Stimulation of neurogenesis and synaptogenesis by bilobalide and quercetin via common final pathway in hippocampal neurons

Flaubert Tchantchou, Pascale N. Lacor, Zhiming Cao, Lixing Lao, Yan Hou, Changhai Cui, William L. Klein, Yuan Luo*

*Corresponding author for this work

Research output: Contribution to journalArticlepeer-review

138 Scopus citations


Loss of synapses has been correlated with dementia in Alzheimer's disease (AD) as an early event during the disease progression. Hence, synaptogenesis and neurogenesis in adulthood could serve as a therapeutic target for the prevention and treatment of AD. Recently, we have demonstrated enhanced hippocampal neurogenesis by oral administration of Ginkgo biloba extract (EGb 761) to a mouse model of AD. This study aims to identify the constituents that contribute to EGb 761-induced neurogenesis. Among the constituents tested, bilobalide and quercetin significantly increased cell proliferation in the hippocampal neurons in a dose-dependent manner. Bilobalide and quercetin also enhanced phosphorylation of cyclic-AMP Response Element Binding Protein (CREB) in these cells, and elevated the levels of pCREB and, brain-derived neurotrophic factor in mice brain. Immunofluorescence staining of synaptic markers shows remarkable dendritic processes in hippocampal neurons treated with either quercetin or bilobalide. Furthermore, both constituents restored amyloid-β oligomers (also known as ADDL)-induced synaptic loss and phosphorylation of CREB. The present findings suggest that enhanced neurogenesis and synaptogenesis by bilobalide and quercetin may share a common final signaling pathway mediated by phosphorylation of CREB. Despite a recent report showing that EGb 761 was insufficient in prevent dementia, its constituents still warrant future investigation.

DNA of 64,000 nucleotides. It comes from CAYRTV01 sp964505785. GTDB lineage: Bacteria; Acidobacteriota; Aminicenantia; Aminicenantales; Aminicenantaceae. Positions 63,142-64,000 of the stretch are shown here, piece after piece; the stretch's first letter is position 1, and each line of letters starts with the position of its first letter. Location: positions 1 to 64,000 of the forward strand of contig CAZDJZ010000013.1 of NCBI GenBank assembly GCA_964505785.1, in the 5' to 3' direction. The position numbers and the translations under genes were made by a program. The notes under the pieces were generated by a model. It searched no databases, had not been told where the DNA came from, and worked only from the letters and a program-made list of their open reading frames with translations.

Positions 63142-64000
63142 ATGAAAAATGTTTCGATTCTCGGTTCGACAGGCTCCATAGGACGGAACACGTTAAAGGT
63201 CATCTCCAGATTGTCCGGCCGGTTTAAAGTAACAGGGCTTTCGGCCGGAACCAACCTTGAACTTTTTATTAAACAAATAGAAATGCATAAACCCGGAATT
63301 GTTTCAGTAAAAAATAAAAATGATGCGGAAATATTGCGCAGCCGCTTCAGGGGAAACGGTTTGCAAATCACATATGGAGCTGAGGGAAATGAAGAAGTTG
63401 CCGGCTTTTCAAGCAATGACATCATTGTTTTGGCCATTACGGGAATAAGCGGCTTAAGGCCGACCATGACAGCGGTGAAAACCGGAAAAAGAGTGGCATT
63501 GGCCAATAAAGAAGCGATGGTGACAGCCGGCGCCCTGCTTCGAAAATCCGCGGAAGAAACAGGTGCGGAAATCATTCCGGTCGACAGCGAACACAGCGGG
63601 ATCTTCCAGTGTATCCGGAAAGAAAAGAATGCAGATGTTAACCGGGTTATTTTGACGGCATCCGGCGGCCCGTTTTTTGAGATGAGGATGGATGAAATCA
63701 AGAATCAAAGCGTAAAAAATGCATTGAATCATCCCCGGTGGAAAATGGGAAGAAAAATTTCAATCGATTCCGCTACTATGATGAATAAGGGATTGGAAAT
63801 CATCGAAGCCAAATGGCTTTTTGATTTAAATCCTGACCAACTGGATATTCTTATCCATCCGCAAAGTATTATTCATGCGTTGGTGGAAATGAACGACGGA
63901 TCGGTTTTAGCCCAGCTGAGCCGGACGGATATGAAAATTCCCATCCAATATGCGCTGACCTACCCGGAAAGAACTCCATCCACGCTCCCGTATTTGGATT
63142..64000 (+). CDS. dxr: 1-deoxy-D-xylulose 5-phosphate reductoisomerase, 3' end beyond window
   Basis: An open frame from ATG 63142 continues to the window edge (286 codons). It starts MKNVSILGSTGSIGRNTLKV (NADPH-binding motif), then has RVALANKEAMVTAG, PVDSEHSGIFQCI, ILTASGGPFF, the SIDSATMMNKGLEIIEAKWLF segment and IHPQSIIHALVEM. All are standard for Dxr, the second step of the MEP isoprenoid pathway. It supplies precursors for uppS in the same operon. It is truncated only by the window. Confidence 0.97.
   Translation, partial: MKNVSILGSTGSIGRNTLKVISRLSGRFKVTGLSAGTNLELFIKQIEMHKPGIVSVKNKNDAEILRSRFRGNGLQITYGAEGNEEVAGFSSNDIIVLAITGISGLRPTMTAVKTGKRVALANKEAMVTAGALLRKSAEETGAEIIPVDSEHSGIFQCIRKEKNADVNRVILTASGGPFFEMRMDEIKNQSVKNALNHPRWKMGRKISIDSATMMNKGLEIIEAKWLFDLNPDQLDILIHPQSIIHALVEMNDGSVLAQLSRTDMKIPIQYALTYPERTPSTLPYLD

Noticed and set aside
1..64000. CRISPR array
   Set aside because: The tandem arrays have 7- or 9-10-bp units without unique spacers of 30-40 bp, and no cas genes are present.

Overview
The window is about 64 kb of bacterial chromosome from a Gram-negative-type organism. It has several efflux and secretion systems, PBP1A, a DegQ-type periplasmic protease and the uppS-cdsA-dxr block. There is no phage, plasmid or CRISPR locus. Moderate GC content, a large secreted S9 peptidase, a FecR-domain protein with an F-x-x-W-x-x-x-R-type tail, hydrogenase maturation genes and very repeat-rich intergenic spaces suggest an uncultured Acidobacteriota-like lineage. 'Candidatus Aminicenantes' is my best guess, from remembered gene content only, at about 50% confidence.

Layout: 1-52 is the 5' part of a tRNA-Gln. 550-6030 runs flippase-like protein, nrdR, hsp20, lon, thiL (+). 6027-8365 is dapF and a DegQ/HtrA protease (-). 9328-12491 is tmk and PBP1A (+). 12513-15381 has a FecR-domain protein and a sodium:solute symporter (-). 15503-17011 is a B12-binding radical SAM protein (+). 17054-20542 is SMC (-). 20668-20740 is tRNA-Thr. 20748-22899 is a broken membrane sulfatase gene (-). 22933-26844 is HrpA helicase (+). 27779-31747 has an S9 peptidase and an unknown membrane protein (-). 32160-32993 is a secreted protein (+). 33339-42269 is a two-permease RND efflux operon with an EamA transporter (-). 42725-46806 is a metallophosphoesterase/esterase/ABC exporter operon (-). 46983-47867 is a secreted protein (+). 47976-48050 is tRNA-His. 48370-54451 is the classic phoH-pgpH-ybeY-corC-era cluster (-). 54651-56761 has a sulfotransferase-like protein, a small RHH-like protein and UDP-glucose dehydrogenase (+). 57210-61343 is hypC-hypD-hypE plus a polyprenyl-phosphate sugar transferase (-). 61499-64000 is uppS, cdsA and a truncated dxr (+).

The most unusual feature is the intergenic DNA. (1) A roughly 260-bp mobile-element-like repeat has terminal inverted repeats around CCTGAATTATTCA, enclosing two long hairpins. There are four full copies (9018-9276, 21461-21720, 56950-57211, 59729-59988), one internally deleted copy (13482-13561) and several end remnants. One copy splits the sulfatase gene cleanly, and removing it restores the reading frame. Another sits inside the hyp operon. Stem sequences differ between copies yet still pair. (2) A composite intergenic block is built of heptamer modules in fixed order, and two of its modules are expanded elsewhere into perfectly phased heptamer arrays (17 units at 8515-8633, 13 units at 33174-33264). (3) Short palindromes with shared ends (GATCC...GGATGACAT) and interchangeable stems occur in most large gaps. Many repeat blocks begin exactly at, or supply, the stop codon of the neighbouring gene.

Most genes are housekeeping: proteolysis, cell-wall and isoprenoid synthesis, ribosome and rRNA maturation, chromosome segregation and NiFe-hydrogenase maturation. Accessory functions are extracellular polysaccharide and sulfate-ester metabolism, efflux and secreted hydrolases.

Original languageEnglish (US)
Pages (from-to)787-798
Number of pages12
JournalJournal of Alzheimer's Disease
Issue number4
StatePublished - 2009


  • Amyloid-beta derived diffusible ligands (ADDL)
  • Bilobalide
  • CREB
  • Neurogenesis
  • Quercetin
  • Synaptogenesis

ASJC Scopus subject areas

  • Neuroscience(all)
  • Clinical Psychology
  • Geriatrics and Gerontology
  • Psychiatry and Mental health


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